Crimson Trace

March 7, 2018

Legislation & Feedback

Florida’s state Senate has passed Senate Bill 7026 (the “Marjory Stoneman Douglas High School Public Safety Act”),  a new piece of legislation that’s designed to raise the state’s minimum age for buying a gun to 21, require a three-day waiting period for most gun purchases and ban the sale of “bump stocks.”

The bill, passed by the slimmest of margins (20-18) has moved on to the House, where it was given a second reading yesterday. It’s expected that a third and final reading will be given sometime today.

If that happens, there will be a vote today in the House as well. 

What’s the rush? Florida’s legislative session ends this Friday, so anti-gun groups are trying to force the bill to Governor Rick Scott’s desk in this session. If SB7026 passes the House vote, Scott then has 15 days to either sign or veto the bill. If he does nothing, it becomes law without his signature. 

The bill also includes an appropriation of $400,000,000 for estabilshment of, you guessed it, more governmental oversight, including the “Office of Safe Schools” in the state’s Department of Education.

We’ll keep you posted on the bill’s progress.

And it’s not often I get a reader response that makes me smile, think and agree with the sender.

When I do, it’s always been my policy to share their insight. Today...a reader response that encouraged me to push the argument for armed teachers ahead. 

But it’s stated so well, that we’re letting Allan Tarvid tell you himself.

“Nobody is telling teachers they will be drafted into SWAT school--everybody knows there are some who couldn't and therefore shouldn't carry guns. What we are trying to do is allow them to be more than organic speed bumps when their children come under attack. Right now the bravest of them are forced to lay down their lives while accomplishing nothing more then reducing a lunatic's ammunition supply by a couple of rounds and taking up two or three seconds of his killing time. The murderer then steps over the teacher's body and continues on as if the teacher had never been there. Throwing my life away for nothing would be absolutely unacceptable to me as a teacher and I would not work under those conditions. I would be demonstrating, parading, writing letters, throwing tantrums, and everything else I could think of in hopes of gaining the chance to shield my students in a meaningful way. My goal would be nothing short of doing everything in my power to harden my classroom and ensure it would be the last one the creature entered.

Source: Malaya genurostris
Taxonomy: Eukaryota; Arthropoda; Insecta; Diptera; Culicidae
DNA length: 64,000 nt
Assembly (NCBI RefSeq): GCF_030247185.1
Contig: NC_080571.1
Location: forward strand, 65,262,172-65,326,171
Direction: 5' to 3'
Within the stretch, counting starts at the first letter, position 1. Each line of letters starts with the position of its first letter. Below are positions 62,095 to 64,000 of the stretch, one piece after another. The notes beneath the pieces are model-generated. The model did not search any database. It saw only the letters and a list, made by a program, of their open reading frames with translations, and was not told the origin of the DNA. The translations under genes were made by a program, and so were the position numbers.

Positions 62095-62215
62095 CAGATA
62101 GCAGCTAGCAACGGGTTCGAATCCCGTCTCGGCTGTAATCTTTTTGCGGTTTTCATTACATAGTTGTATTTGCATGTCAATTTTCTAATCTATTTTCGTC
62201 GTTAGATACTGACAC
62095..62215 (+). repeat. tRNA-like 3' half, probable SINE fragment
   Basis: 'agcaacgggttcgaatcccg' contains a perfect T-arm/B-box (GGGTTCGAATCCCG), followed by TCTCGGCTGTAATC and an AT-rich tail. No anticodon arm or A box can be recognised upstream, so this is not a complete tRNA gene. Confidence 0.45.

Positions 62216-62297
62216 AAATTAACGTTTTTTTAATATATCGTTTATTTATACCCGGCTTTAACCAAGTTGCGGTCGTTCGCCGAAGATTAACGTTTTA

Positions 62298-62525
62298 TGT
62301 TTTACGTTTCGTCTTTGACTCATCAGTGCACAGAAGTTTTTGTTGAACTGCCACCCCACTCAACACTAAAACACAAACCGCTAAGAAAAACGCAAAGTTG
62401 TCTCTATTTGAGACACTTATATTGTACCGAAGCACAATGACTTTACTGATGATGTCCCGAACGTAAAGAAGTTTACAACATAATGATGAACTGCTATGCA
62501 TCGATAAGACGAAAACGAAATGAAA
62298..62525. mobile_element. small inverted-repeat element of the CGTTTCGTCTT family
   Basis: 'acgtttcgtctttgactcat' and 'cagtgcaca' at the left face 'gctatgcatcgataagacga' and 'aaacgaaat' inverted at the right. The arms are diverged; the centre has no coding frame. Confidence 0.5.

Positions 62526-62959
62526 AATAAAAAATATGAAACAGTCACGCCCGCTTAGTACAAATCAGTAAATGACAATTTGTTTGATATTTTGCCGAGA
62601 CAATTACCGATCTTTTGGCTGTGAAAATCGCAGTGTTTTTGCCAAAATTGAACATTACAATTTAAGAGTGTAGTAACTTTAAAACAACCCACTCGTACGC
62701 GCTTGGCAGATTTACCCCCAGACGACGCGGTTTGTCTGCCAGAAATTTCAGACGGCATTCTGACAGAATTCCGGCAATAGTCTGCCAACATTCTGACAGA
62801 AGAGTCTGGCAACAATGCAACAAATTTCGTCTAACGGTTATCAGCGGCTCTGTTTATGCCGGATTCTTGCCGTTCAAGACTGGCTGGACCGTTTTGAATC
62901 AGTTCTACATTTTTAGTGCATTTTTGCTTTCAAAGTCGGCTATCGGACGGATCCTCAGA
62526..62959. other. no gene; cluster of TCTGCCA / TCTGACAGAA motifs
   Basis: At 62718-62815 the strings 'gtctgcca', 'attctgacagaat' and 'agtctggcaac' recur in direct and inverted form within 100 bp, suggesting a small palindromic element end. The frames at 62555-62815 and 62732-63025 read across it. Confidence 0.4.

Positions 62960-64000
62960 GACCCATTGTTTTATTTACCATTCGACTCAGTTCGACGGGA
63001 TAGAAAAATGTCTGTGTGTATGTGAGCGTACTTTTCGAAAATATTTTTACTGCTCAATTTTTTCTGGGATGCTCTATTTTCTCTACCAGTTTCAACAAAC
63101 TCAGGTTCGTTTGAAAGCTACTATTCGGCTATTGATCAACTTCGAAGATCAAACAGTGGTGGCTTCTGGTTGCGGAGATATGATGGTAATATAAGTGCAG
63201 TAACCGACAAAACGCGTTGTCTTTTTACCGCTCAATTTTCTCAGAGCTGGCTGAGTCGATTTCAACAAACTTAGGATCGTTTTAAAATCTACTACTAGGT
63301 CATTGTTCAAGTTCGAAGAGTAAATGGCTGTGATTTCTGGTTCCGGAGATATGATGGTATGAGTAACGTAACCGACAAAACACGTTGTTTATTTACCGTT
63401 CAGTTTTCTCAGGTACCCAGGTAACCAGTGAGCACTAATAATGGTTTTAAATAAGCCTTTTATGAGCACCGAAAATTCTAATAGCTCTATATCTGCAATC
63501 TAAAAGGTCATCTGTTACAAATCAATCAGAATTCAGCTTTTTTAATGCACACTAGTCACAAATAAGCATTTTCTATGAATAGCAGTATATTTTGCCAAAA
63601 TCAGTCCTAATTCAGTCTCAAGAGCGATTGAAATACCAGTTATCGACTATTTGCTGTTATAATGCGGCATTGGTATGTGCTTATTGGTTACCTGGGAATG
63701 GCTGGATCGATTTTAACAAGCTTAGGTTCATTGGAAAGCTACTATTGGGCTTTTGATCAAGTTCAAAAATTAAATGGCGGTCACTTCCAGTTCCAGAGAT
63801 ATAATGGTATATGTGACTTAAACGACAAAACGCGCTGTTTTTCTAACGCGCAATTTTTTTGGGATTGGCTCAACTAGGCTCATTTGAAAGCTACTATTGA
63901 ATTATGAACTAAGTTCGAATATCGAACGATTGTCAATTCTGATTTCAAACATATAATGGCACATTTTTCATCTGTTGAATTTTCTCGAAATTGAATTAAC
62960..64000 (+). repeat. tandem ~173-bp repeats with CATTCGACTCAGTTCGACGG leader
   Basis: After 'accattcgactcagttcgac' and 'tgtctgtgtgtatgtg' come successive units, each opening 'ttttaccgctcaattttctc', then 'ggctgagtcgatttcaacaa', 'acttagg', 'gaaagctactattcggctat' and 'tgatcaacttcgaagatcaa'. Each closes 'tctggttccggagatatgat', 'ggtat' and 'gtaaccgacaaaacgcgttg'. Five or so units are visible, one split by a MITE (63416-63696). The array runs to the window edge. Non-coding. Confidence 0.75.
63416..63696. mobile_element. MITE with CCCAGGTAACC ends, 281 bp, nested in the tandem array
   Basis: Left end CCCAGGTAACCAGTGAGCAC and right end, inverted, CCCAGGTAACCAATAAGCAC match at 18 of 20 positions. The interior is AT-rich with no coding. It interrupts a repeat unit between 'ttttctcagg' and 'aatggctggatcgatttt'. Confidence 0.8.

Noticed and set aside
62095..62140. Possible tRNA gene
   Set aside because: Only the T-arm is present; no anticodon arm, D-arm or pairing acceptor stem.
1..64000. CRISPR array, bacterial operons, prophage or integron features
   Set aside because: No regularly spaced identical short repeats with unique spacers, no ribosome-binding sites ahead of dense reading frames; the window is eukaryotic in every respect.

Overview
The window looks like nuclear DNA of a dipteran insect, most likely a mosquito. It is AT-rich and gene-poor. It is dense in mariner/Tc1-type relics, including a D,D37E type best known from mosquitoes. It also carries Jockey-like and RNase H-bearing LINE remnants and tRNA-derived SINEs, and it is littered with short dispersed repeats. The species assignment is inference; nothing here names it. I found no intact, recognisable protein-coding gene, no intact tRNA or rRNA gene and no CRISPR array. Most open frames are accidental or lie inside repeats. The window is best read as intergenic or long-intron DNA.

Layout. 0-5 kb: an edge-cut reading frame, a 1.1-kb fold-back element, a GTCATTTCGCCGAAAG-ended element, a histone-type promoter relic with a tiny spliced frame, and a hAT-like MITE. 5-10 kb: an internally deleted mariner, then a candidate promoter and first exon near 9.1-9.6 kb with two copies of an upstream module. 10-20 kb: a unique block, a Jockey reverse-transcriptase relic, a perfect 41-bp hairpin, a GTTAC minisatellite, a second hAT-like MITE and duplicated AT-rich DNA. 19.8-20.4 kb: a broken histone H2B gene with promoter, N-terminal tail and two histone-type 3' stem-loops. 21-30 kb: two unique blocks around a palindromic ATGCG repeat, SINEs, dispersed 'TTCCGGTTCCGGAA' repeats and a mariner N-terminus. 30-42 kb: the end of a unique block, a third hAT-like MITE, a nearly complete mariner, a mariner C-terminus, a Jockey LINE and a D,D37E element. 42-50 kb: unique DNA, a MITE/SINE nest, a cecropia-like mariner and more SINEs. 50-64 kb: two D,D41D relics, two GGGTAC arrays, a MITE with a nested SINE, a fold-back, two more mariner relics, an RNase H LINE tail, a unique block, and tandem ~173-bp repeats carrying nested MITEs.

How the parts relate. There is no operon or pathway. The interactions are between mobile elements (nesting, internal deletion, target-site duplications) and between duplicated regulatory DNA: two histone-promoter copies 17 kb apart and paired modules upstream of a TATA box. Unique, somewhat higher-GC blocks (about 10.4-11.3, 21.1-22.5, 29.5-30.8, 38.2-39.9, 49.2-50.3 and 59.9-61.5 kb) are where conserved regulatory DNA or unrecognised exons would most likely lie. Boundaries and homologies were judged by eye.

Once a mass murderer is standing in front of you, having the ability to stop him quickly is all that matters. How he got in, where he acquired his gun, whether he is crazy or just plain evil are suddenly all irrelevant points. Study after study reveals that every minute (sometimes every second) he is not stopped more people die. Waiting through the police response time means more people die, even where law enforcement agencies actually practice feces consolidation.

This "time thing" cannot be taken too seriously. Talking heads on the "news" and their column-writing counterparts mistakenly refer to law enforcement officers as first responders. I was similarly misrepresented during my career as a fireman for the City of Dallas, Texas. We practically begged the people we served to have family meetings about fire safety and hold home fire drills even though our average response time back then was three minutes. I/we wanted every member of the family to know how to escape the danger in the house immediately because in more than 90 percent of the house fires I saw, what people did between dialing 911 and the arrival of help had more to do with who lived and who died than anything that happened after we got there. You are actually your own first responder during the most critical seconds of a life-threatening emergency.

You see where I'm going with this... It's exactly the same in an active mass-murderer situation. If this happens at home, self defense professionals tell you to barricade your family behind solid cover in a room and have a gun covering the door while somebody talks to the police on a cellphone. Why not do the same if it happens at school?

Our chief politicians, billionaires, anti-gun Hollywood celebrities, and even money being transported in trucks are all protected by people with guns. Aren't kids just as important? What's wrong with these people? Why do they demand that we keep the kids at such risk?

Rant off.

Allan Tarvid
Outdoor Writer/Photographer
Sequim, Washington